Acquiring talent continues to be a struggle for companies in all industries. Although often overlooked or underemphasized, employee benefits play a key role in whether people decide to come to work for or leave an organization.
Annual data from recruiting experts like Glassdoor and the Society for Human Resource Management continues to show that more than 60 percent of job seekers identify benefits and perks as major factors in considering a job offer. Fifty-one percent of employers recognize that improving benefits to retain employees will become even more important in the next three to five years.
Here are a few questions that may be helpful when evaluating benefit enhancements as part of your company’s traditional talent initiatives:
1. Are you advancing your organization’s use of technology such as using virtual open enrollment communication methods?
2. Are you educating your employees on the benefits offered and guiding them to make the best decisions for their families?
3. What programs do you have in place to engage your employees in workplace culture?
4. What resources have you secured (direct access to your broker, health care counselors) that will empower your employees to make the best health care decisions?
5. Why do the above questions matter?
Whether we like it or not, it is human nature to focus on W.I.I.F.M. (What’s in it for me?). Therefore, let’s focus on question No. 5 and why questions 1 through 4 matter to your organization in three specific areas.
Cost containment is a key concern for most employers engaged in employee health benefits, yet there remains a disconnect in the correlation between effective education and creating a sustainable benefits budget. Benefits industry surveys have shown this misalignment leads to two concerns for employers:
- 49 percent of your employees will look for a new job in the next 12 months due to confusion or dissatisfaction with benefits.
- The cost of replacing an employee can range from 50 percent to 400 percent of their annual salary.
Most employees don’t think about benefits until they needed them yesterday. To develop informed, satisfied employees, education is key and should be proactive, ongoing, relevant and simple to understand.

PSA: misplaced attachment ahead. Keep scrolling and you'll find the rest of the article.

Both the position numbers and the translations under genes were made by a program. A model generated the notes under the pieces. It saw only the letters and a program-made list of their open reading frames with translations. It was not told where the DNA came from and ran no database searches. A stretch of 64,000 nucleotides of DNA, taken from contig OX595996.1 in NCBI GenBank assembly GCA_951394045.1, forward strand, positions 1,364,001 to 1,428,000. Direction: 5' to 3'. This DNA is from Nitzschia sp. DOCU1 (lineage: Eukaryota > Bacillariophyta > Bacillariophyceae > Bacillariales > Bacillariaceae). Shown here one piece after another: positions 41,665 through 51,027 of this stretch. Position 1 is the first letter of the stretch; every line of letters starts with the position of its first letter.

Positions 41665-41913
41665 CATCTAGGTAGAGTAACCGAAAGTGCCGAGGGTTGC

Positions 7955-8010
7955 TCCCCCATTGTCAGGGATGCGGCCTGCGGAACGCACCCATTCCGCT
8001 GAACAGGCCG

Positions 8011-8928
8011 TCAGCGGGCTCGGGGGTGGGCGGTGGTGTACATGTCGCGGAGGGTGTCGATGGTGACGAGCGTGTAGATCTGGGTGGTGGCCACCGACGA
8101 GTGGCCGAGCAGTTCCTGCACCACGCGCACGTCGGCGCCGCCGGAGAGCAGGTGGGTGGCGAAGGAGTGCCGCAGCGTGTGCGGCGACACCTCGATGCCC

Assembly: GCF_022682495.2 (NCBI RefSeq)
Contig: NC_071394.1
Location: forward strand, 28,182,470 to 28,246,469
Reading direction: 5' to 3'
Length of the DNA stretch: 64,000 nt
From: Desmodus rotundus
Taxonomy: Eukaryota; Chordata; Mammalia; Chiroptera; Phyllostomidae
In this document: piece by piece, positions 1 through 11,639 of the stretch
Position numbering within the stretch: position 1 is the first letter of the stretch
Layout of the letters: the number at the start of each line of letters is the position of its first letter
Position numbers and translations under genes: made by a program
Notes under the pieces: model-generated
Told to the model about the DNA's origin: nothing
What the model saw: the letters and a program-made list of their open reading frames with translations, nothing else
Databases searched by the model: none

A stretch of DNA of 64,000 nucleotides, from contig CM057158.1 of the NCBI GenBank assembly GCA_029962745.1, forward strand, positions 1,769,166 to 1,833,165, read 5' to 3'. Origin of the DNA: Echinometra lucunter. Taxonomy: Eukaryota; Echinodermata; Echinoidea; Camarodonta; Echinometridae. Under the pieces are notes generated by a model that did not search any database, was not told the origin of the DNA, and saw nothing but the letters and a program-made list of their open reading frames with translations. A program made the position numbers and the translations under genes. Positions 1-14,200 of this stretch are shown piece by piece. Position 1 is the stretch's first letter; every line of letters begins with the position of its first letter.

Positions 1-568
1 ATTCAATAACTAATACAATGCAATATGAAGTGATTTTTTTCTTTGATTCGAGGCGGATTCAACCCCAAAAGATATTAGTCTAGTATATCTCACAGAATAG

Coupled with the cultural and financial advantages of lower turnover, well-informed employees also become better benefit consumers, helping to mitigate the company’s overall claims, which drives down premium costs. Since employee benefits are the No. 2 expense for companies next to wages, a small impact on costs in your program can go a long way in increasing money going back into the pockets of your employees and your bottom line.
Supply and demand
Considering that Wisconsin’s unemployment rate is in the low single digits (and forecasted to remain stagnant or decrease in the foreseeable future), the importance of talent retention has taken center stage. Industry statistics show that 40 percent of workers said their company loyalty would increase if their benefit options were customized to meet their individual needs. Therefore, creativity to ensure your team members have individualized benefit choices is crucial.
Despite the best planning and strategy, employees will inevitably face challenges in their lifetime. Having the right support system in place can provide peace of mind throughout all ages and stages of life. For example, one support system that’s available provides alternative access to insurance and funding mechanisms for individuals who struggle to pay for insurance or deductibles, often reducing costs for both your business and the participant.
Unfortunately, most people aren’t aware that these solutions exist, and they are underutilized largely due to limited financial incentive for promotion and enrollment. Beyond the welcomed financial gains, employee options and the autonomy to choose have resulted in increased appreciation and understanding of employee benefits.
Let’s reminisce about when COVID-19 first erupted. How did you let your employees know of business closings, changes in benefits and new leave policies? How do you communicate with employees in normal circumstances? If email or in-person is your answer, how has that worked for you and how do you see this evolving this year and beyond? All education efforts are for naught if the information you relay is lost in an email or thrown in the garbage and never reaches the intended recipient.
The reality is 90-plus percent of people have smartphones. Personal devices, a platform your team members are already using, are the best medium for real-time communication. Remember, 49 percent of your employees will look for a new job in the next 12 months due to confusion or dissatisfaction with benefits. Therefore, it’s invaluable to have an external team of benefit experts to communicate on your behalf, building trusting relationships directly with your employees.
From what statistics show and the Wisconsin market is mirroring, when correctly aligned, employee benefits and recruitment can solidify a company’s position as an employer of choice. The seven most expensive words in business are, “We have always done it this way.” Thinking of implementing these changes in technology, communication, employee engagement and resources, and your overall benefits package can be daunting, but ponder this: “What do you see as your alternatives here?”
As director of business development for Forsite Benefits in Green Bay, Will Robinson plays the role of connector and strategic resource for area organizations by identifying their most urgent challenges and aligning them with the right solutions to move their business forward.